Epic Games fined in U.S. and sued in Canada for Fortnite troubles
Concerns range from in-app purchases to 'addicted' children
⭐️HERE’S WHAT YOU NEED TO KNOW⭐️
- Epic Games has agreed to pay millions in fines following a ruling in the U.S.
- The company behind Fortnite was accused of tricking players into spending real money in the game and collecting information about kids without parental permission.
- Meanwhile, in Canada, a Quebec judge has approved a class-action lawsuit against Epic Games.
- This comes after some parents said their kids were addicted to Fortnite and overspent on in-game purchases.
- Epic Games says it’s already making changes to protect younger players.
- Keep reading to hear one expert’s tips for gaming safely. ⬇️ ⬇️ ⬇️
Epic Games, the company behind the video game Fortnite, is facing a new kind of battle royale — the legal kind.
In the U.S., the company was accused of collecting information about kids without permission and tricking them into paying for in-game features.
For that, it has to pay $520 million US in fines and rebates to affected players.
In a separate lawsuit in Canada, Epic Games is being accused of harming kids because Fortnite — according to some parents — is addictive.
The company has already made some changes to the game to protect young players, but at least one expert says there are additional steps that kids can take to make sure their only injuries are virtual ones.
Situation in the U.S.
On Dec. 19 in the U.S., Epic Games agreed to pay $520 million US in fines and rebates to affected players.
The fines were imposed by the Federal Trade Commission (FTC).
It’s an independent agency of the U.S. government whose job it is to protect consumers.
This record-breaking fine is the largest ever for breaking an FTC rule.
That broken rule was a law known as the Children's Online Privacy Protection Act (COPPA), which seeks to protect kids online.
According to the FTC, Epic Games violated COPPA law by collecting personal information from Fortnite players under 13 without parental consent and deploying design tricks to get kids to download in-game content that costs real-world money.
“No developer creates a game with the intention of ending up here,” Epic said in a statement.
“We accepted this agreement because we want Epic to be at the forefront of consumer protection and provide the best experience for our players,” the statement went on to say.
More troubles in Canada
Meanwhile, a judge in Quebec has authorized a class-action lawsuit against Epic Games for different reasons.
A class-action lawsuit is “basically a group of people that share a similar problem and that are looking for a solution to their problem,” said Jean-Philippe Caron, one of the CaLex Legal lawyers working on the Quebec case.
The case, which was brought to the courts in 2019 by three Quebec parents, has received permission to proceed.
This judge’s authorization to proceed is just the beginning in a long legal battle, which could take up to a decade to be finalized.
The plaintiffs, who are the people arguing against Epic Games and Fortnite, claim two things.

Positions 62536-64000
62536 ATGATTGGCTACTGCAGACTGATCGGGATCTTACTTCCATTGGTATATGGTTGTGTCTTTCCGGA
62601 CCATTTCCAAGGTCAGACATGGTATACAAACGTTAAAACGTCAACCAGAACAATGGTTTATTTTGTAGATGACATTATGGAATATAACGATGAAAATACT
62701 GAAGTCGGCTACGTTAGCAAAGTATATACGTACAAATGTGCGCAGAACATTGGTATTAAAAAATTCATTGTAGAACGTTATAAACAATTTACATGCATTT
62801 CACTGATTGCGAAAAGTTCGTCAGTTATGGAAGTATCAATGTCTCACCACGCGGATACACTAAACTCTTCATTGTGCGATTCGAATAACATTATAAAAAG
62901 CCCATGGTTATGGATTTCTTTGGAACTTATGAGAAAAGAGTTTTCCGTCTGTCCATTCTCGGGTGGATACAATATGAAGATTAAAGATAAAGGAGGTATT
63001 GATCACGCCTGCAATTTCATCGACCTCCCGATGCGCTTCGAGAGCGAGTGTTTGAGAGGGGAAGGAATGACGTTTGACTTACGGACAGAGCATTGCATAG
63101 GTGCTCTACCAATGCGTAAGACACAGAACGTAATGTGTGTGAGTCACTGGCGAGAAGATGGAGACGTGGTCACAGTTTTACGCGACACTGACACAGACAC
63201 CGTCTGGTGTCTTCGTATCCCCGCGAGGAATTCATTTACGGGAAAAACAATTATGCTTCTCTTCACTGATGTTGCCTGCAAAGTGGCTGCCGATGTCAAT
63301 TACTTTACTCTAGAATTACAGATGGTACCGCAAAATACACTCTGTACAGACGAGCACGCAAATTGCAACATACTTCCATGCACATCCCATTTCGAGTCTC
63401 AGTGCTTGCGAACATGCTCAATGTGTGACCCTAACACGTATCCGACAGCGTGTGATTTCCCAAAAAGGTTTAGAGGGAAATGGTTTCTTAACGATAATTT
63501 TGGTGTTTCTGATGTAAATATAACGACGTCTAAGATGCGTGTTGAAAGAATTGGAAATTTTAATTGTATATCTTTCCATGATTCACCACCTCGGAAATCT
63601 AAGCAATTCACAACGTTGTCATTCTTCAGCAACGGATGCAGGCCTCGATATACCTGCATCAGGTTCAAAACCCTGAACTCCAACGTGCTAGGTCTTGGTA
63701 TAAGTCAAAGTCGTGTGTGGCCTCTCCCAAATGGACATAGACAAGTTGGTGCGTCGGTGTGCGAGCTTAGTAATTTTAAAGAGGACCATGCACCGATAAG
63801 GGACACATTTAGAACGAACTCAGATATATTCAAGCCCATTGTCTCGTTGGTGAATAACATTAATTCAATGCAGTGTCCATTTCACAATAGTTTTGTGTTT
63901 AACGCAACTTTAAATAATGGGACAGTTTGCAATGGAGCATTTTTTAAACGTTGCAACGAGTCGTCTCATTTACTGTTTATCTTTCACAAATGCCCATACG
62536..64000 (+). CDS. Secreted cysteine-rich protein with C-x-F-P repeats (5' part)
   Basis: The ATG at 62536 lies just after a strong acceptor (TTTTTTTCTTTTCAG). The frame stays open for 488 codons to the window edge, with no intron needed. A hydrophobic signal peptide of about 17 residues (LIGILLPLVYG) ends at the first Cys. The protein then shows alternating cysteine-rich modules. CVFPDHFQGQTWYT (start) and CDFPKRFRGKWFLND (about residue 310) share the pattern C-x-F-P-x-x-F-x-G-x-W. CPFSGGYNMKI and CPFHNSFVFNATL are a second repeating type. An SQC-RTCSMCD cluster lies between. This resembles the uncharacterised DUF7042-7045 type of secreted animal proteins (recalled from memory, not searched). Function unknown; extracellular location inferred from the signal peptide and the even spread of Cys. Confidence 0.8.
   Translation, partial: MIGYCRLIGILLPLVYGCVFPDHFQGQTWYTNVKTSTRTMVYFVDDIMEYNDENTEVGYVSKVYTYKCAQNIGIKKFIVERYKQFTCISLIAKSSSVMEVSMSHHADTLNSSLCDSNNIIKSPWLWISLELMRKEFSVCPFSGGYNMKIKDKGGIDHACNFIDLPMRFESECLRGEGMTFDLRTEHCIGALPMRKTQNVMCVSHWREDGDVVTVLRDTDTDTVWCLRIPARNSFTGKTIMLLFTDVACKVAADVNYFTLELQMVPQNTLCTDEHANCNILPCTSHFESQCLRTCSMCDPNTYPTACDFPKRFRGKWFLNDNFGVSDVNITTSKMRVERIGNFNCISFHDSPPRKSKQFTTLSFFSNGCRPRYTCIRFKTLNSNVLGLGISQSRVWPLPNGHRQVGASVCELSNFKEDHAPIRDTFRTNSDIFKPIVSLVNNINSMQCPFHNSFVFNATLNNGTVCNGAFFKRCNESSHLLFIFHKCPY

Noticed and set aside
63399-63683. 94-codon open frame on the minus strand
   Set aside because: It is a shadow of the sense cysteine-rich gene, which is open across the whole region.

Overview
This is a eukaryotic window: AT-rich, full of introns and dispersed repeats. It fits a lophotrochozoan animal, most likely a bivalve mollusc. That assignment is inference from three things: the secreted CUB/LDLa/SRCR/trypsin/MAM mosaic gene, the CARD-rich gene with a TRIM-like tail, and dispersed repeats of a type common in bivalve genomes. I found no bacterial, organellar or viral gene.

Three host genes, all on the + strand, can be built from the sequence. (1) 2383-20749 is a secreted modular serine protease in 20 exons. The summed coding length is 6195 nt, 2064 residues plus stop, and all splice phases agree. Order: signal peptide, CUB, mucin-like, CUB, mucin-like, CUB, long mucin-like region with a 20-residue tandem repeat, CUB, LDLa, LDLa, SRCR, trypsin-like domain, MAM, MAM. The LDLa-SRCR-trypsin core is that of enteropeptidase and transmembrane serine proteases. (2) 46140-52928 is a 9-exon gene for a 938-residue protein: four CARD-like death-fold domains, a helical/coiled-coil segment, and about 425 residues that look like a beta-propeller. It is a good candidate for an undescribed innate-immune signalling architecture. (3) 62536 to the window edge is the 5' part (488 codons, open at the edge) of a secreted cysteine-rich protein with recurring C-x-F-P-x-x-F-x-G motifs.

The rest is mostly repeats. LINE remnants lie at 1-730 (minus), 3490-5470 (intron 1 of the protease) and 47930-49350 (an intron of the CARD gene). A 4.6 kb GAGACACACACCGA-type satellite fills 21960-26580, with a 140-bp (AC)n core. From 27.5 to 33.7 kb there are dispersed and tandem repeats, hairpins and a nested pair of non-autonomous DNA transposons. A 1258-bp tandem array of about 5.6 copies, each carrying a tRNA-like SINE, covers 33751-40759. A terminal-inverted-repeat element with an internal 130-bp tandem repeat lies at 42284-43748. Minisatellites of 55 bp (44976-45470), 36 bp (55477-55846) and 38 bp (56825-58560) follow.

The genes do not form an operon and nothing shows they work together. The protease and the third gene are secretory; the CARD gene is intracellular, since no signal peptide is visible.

One: They wish to have all the money kids spent on in-game currency or v-bucks returned.
Two: They want to receive compensation for “bodily injury” kids experienced while playing the game.
The plaintiffs claim that these bodily injuries include their Fortnite-playing children showing signs of “troubling behaviour” including: not sleeping, not eating, not showering and no longer socializing with their peers.
Although the case is based in Quebec, the law firm behind the lawsuit, CaLex, claims more than 280 people have reached out to them about joining the lawsuit from across Canada.
In a statement to CBC, Natalie Muñoz, the communications director for Epic Games, said the company is prepared to argue its case.
“We plan to fight this in court,” Muñoz wrote.
Epic Games has made changes to Fortnite
The game has already undergone changes since it came out, based on feedback and to better protect young gamers.
“We’ve learned from our players and have continually enhanced our features, policies and payment mechanics since Fortnite launched,” Epic Games said in a statement on their website.
In a media release, Fortnite outlined the changes it has implemented, such as increased parental controls and “cabined” accounts that encourage players to be honest about their age when playing.
A cabined account means that a player under the age of 13 in the U.S. or Canada will have to enter their parent or guardian's email address before they are allowed to unlock the full features of the game.
But unlike before, they aren’t blocked entirely from playing while they wait for permission.
How can kid gamers protect themselves?
According to Matthew Johnson, director of education for a Canadian non-profit called MediaSmarts, video games are designed to “make you keep playing or buy more,” but there are things kids can do to protect themselves.
He said it’s important to be aware of how you game and how gaming can affect you.
“A good place to start is by making a gaming diary where you record when you gamed, what you did, what you purchased and how you felt,” he told CBC Kids News.
“This can really help you get an idea of when and why you’re gaming, and how it can maybe interfere with other parts of your life.”
If in-game spending is an issue, he recommends turning off the ability to make in-game purchases or buy gift cards as a way of consciously and physically limiting how much you spend.
Have more questions? Want to tell us how we're doing? Use the “send us feedback” link below. ⬇️⬇️⬇️
With files from Laura Marchand, Pete Evans/CBC